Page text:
Tag: USAID

 

The Tillerson Hearings

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No one expects to hear much on development-related matters during next week’s hearing for Secretary of State nominee Rex Tillerson. But even if they aren’t asked outright, I’ll be listening closely to Mr. Tillerson’s testimony for answers to some fundamental questions about what we can expect from the next four years for US development policy.

A New Look at US Government Approaches to Country Ownership

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Over the past decade, the US government has repeatedly committed to incorporate greater country ownership into the way it designs and delivers aid programs. Though a range of factors—including strong domestic pressures—influence foreign assistance, US aid agencies have taken concrete steps to strengthen country ownership in their programs. A new policy paper, The Use and Utility of US Government Approaches to Country Ownership: New Insights from Partner Countries, draws upon survey data from government officials and donor staff in 126 developing countries to explore partner country perceptions of 1) how frequently the US government engaged in practices associated both favorably and less favorably with the promotion of country ownership, and 2) how useful each of those practices was.

GAO Report Misses the Point on USG Ebola Response

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Having tried and mostly failed to track what was going on with US Government performance and spending on Ebola, I welcome the GAO’s overview of obligations and disbursements by appropriation account and strategy pillar. Now the scope of this report appears to be narrow, so let’s hope there’s more to come. A performance audit should go beyond the money to look at what actually happened; what organizations, activities and products were funded; what were the results on the outcomes that matter—Ebola transmission, rapid control of Ebola outbreaks; whether second-order economic impacts were mitigated; and how outbreak preparedness has evolved over time.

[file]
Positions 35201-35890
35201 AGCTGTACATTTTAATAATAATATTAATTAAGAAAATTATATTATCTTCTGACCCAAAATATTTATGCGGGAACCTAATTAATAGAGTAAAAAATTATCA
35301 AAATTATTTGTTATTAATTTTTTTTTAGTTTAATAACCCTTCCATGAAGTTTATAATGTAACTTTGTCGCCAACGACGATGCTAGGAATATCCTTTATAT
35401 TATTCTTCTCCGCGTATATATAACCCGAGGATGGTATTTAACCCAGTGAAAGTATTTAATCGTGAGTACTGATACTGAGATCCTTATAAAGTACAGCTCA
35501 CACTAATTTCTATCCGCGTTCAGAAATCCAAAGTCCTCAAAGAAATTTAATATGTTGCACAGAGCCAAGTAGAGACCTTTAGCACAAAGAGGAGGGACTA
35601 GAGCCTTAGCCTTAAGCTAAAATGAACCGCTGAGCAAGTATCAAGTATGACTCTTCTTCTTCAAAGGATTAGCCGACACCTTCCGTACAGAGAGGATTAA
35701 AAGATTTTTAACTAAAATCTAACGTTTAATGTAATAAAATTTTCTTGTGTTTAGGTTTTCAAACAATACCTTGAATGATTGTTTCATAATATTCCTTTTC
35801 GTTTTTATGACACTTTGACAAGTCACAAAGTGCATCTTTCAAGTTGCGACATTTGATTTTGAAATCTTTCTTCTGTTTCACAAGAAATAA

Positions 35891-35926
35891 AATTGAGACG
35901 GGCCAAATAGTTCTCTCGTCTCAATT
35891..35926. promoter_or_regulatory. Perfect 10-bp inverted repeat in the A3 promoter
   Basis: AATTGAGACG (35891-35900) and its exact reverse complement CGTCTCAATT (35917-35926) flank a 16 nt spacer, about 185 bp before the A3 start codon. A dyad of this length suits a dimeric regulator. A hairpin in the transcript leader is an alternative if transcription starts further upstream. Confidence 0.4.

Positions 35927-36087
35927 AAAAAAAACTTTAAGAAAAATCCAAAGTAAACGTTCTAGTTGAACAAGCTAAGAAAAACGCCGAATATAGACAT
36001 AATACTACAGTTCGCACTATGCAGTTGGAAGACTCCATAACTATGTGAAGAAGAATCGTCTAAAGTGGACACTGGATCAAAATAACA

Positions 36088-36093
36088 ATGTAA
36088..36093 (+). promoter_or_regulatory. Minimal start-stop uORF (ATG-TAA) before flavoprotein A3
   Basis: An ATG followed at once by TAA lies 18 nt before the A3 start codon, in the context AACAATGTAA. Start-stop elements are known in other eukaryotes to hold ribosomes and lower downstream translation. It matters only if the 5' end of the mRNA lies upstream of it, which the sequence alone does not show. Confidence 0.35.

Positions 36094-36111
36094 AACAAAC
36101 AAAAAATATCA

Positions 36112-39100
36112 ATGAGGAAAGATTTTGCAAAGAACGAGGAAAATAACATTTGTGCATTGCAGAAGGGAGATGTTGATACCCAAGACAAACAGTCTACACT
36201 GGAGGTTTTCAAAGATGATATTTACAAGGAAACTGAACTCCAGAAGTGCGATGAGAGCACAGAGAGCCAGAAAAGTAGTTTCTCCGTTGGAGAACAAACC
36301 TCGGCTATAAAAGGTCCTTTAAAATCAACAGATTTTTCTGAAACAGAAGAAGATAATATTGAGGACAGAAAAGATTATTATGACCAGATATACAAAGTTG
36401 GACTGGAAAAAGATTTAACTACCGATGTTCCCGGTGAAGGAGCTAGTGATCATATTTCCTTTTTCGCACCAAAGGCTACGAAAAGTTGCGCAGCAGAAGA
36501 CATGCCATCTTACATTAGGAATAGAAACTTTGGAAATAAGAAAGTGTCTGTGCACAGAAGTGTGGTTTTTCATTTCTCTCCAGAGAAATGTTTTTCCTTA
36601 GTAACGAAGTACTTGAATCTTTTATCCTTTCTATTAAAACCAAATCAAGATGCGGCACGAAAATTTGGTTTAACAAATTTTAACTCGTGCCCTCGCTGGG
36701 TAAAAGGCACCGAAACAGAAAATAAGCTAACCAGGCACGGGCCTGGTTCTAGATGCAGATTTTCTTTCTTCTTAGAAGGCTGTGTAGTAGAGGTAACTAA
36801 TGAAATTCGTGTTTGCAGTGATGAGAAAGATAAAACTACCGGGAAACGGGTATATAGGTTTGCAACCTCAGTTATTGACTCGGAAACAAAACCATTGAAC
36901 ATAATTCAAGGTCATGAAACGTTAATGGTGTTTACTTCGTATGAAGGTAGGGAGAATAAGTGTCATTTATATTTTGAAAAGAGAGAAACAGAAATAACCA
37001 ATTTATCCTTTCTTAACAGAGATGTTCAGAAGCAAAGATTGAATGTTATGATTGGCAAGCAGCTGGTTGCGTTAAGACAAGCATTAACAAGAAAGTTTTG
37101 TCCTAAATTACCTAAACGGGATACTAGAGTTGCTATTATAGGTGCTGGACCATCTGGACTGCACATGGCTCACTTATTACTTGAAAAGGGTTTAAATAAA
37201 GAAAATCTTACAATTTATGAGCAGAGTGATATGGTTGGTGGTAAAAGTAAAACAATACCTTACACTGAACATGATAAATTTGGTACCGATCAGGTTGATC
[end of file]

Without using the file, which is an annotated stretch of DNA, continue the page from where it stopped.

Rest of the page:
Attn: Presidential Transition Teams – 3 Big Ideas and 3 Smart Reforms for US Development Policy

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Global development isn't exactly a campaign issue. But we at CGD hope it's a policy area both presidential transition teams are taking very seriously. The next US president will need to confront and prevent crises where our development and humanitarian assistance is a far more useful (and less expensive) response than guns and bombs. To that end, led by Scott Morris, we at the CGD Rethinking US Development Policy program put together a short memo to the transition teams.

A Little Bit of CGD at USAID

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This week, CGD took another step forward in putting the “do” in our mission of being a “think and do tank.” For a number of years, we have hosted policymakers as visiting fellows at the center, a great program that has helped to ground our work in the realities of policymaking. (Of course, as a visiting fellow alumnus, I may be a bit biased!). Now, we are turning this program on its head and sending one of our own, Casey Dunning, into the policy world under a new CGD-sponsored fellowship.

Country Ownership in El Salvador: USAID and Local Solutions

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“If we don’t take a risk, we won’t reap the rewards.” We heard this refrain from a USAID official working in El Salvador to advance USAID’s agenda to promote greater country ownership by cultivating public-private partnerships with local actors. Partnering directly with local entities can pose potential risks to USAID, but in El Salvador the decision to increase local implementation has proved pragmatic and beneficial, as it capitalized on local knowledge and the local private sector.

Inspiring Words for Aspiring Young Development Workers

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On May 19, USAID Administrator Gayle Smith achieved that rare feat of a truly inspirational graduation speech, drawing on her experiences as a journalist, human rights activist, and senior government official to call graduates of the McCourt School of Public Policy at Georgetown University to public service.

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